[dehai-news] allafrica.com: Somalia: Situation Brief Two

New Message Reply About this list Date view Thread view Subject view Author view

From: Berhane Habtemariam (Berhane.Habtemariam@gmx.de)
Date: Wed Feb 25 2009 - 08:30:16 EST

Somalia: Situation Brief Two

Michael A. Weinstein


25 Feb 24, 2009 - 1:21:52 PM


During the week of February 16, Sh. Sharif Sheikh Ahmed, the weak
protagonist in Somalia's political situation and president of the country's
recently expanded Transitional Federal Government (T.F.G.), made his first
moves to establish control over the transitional institutions and to achieve
security in Somalia's official capital Mogadishu, so that his administration
could re-locate there from its present base in Djibouti. He was able to
pressure Prime Minister Omar Abdirashid Sharmarke - the choice of the donor
powers - to staff the power ministries in the cabinet with hardcore backers
of his faction of the Islamic Courts Union and the Alliance for the
Re-Liberation of Somalia - Djibouti (A.R.S.-D), which he had brought as a
bloc into the transitional institutions. Through the Islamic Courts militias
in Mogadishu, Sh. Sharif directed security operations to clear extortionate
roadblocks and gain control of district policing.

Sh. Sharif's initiatives showed the other actors in the situation that his
power play was serious, and they proceeded to organize and develop
strategies, bringing Somalia's configuration of power into sharper focus, in
which broad battle lines simplifying and abstracting from dense
micro-political conflicts became visible - uncertainty ceded to actors
taking positions. Sh. Sharif's partners (not allies, but qualified
supporters with their own agendas that they will not sacrifice for him)
continued their tug of war over him, as his clerical base organized and
attempted to pull him into a commitment to implement Shari'a law throughout
Somalia; and the regional African states and organizations that front for
the donor powers pulled him to maintain a secular ("inclusive")
government.Sh.Sharif's adversaries stiffened their stances towards him, as
the armed opposition to the T.F.G. comprising the al-Shabab militia and the
Hizbul Islam (Party of Islam) - an alliance of four armed-opposition
factions - rejected the T.F.G.'s legitimacy; and Ethiopia, their nemesis,
made incursions over Somalia's border in order to help warlord-clan militias
displace the armed opposition from its control over most of Somalia's south.

The stage has been set for civil conflict/war over the nature of the future
Somali state, if there is to be one. Will it be Islamist or secular or some
mix of the two? Those have become the high political stakes, albeit all the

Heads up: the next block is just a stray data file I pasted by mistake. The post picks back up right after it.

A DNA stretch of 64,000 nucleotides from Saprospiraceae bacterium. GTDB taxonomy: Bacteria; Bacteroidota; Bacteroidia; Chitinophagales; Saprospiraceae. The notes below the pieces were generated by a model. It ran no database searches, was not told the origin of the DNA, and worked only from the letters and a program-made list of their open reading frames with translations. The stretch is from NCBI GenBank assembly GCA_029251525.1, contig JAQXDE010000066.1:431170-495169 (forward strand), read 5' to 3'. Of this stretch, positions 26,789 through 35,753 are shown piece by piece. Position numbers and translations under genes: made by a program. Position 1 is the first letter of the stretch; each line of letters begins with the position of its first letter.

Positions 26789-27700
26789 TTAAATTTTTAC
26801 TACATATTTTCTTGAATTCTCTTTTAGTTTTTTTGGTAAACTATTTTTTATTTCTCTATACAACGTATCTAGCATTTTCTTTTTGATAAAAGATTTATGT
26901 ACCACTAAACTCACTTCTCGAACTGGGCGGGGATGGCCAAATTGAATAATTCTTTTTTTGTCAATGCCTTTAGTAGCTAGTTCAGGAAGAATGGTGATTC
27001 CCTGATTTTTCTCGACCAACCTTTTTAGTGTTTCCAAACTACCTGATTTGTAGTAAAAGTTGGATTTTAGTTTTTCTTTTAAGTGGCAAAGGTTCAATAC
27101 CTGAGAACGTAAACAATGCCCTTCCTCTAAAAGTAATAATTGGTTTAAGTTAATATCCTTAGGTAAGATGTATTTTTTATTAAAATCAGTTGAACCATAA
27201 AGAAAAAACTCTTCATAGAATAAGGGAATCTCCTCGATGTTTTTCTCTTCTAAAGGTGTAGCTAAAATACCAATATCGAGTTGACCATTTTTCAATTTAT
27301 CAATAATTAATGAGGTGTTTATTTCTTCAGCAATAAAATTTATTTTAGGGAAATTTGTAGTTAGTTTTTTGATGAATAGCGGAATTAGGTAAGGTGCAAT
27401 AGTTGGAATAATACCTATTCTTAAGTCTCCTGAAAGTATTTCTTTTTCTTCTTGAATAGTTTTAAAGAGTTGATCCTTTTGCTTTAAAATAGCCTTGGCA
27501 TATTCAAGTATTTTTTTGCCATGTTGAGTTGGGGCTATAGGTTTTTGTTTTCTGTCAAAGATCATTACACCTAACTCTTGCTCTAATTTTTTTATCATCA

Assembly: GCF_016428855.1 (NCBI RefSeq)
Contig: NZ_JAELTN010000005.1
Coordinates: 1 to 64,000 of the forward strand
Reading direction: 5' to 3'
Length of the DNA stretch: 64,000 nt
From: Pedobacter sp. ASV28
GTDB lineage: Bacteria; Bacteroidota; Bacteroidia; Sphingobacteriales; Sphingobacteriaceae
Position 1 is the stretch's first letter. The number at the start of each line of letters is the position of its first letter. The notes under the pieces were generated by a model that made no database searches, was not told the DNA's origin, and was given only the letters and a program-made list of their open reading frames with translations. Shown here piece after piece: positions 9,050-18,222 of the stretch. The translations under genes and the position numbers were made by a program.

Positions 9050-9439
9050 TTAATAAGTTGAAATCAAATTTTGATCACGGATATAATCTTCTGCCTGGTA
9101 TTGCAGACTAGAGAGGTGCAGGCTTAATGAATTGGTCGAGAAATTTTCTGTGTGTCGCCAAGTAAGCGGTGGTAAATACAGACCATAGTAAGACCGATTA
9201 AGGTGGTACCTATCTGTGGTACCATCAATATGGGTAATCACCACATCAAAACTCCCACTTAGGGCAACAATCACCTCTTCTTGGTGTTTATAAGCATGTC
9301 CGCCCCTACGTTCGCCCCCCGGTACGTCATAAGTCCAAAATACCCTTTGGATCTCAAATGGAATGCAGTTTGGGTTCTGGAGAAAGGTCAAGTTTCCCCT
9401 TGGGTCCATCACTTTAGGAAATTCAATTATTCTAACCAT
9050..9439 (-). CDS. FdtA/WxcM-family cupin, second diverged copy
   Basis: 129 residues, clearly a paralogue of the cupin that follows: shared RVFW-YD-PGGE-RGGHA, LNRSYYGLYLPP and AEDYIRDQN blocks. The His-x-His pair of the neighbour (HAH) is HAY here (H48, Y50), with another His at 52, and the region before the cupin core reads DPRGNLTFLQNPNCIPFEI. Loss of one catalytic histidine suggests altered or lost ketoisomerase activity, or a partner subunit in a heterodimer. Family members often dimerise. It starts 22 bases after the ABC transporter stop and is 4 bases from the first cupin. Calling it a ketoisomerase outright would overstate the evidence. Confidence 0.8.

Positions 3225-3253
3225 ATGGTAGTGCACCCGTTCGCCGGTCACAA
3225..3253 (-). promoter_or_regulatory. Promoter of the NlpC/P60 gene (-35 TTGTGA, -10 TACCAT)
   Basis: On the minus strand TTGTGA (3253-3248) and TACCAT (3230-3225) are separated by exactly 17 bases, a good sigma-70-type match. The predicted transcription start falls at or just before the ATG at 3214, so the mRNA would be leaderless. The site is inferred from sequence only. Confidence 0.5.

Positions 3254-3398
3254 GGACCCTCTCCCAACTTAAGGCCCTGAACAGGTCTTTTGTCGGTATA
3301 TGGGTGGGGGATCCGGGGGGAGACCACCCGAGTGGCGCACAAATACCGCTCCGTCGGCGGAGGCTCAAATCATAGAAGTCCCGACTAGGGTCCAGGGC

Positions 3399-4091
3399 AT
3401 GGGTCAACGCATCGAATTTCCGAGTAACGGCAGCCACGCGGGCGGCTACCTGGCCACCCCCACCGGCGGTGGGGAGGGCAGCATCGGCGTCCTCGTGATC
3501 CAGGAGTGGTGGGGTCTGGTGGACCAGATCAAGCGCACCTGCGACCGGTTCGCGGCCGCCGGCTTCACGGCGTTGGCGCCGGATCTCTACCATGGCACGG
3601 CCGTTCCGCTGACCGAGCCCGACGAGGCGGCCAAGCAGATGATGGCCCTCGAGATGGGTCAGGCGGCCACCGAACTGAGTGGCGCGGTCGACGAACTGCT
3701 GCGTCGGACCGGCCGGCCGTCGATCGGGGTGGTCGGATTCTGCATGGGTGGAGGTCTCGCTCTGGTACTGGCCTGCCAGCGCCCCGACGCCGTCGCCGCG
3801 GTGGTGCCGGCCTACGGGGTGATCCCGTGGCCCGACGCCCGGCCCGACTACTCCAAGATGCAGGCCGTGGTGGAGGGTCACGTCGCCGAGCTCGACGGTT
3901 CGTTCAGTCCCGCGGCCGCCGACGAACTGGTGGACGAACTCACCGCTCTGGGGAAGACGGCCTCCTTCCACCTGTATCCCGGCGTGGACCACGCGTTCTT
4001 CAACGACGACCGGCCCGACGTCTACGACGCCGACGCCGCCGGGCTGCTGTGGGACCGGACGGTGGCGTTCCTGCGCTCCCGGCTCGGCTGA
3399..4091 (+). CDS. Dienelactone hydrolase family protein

fragmented conflicts and tensions that remain in force. Somalia is a
contested would-be state, not a legitimate government facing an "insurgency"
or "spoilers." The struggle might be unsuccessful for any side and draw
Somalia back into devolution to sub-clan loyalties; or it might generate
some kind of non-notional government; what that might be and what its
political formula would be are impossible to predict.


Sh. Sharif's success in placing his loyalists in the posts of
internal-security minister and interior minister, and his decision to let
the Islamic Courts militias attempt to police Mogadishu show that he is
proceeding as a political realist who is cognizant of the need to get
control of the transitional institutions so that he can build a machine and
situate it in Mogadishu. He has an uphill battle and a low probability of
success, yet he has his priorities straight and does not seem to be addled
by any idealism or false optimism.

In a revealing interview with IRIN, Sh. Sharif noted that Somali political
institutions had to be created "from scratch," and that the T.F.G. is "broke
and the country is broken." He added that it was too early to tell whether
the donor powers would give him adequate support.

Despite his initiatives, Sh. Sharif is hemmed in and pulled apart by his
clerical base and his external "partners." The most significant development
of the week was the meeting of Islamic scholars (that had been inspired by
Sh. Sharif to gain support), which ended in the scholars forming a pressure
group - the new Islamic Clerics Council (I.C.C.) - in order to get Sh.
Sharif to implement Shari'a law.

Cutting no slack to Sh. Sharif, the I.C.C. issued a communique demanding
that the transitional parliament announce the implementation of Shari'a law
(which would mean altering the transitional constitution) within 90 days
after March 1, and that the African Union pull out its peacekeeping mission